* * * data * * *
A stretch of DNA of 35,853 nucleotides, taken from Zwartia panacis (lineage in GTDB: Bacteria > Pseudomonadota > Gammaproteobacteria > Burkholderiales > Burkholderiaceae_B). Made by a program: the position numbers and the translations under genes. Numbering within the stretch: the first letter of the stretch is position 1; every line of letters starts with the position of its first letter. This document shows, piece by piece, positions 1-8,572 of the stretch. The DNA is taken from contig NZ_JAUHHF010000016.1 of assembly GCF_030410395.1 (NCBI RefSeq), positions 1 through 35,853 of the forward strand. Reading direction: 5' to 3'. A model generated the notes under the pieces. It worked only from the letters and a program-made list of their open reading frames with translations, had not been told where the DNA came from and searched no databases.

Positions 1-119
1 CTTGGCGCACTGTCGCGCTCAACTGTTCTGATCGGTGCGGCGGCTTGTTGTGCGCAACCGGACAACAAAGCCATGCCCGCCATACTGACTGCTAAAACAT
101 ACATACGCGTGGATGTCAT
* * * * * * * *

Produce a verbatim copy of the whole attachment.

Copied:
A stretch of DNA of 35,853 nucleotides, taken from Zwartia panacis (lineage in GTDB: Bacteria > Pseudomonadota > Gammaproteobacteria > Burkholderiales > Burkholderiaceae_B). Made by a program: the position numbers and the translations under genes. Numbering within the stretch: the first letter of the stretch is position 1; every line of letters starts with the position of its first letter. This document shows, piece by piece, positions 1-8,572 of the stretch. The DNA is taken from contig NZ_JAUHHF010000016.1 of assembly GCF_030410395.1 (NCBI RefSeq), positions 1 through 35,853 of the forward strand. Reading direction: 5' to 3'. A model generated the notes under the pieces. It worked only from the letters and a program-made list of their open reading frames with translations, had not been told where the DNA came from and searched no databases.

Positions 1-119
1 CTTGGCGCACTGTCGCGCTCAACTGTTCTGATCGGTGCGGCGGCTTGTTGTGCGCAACCGGACAACAAAGCCATGCCCGCCATACTGACTGCTAAAACAT
101 ACATACGCGTGGATGTCAT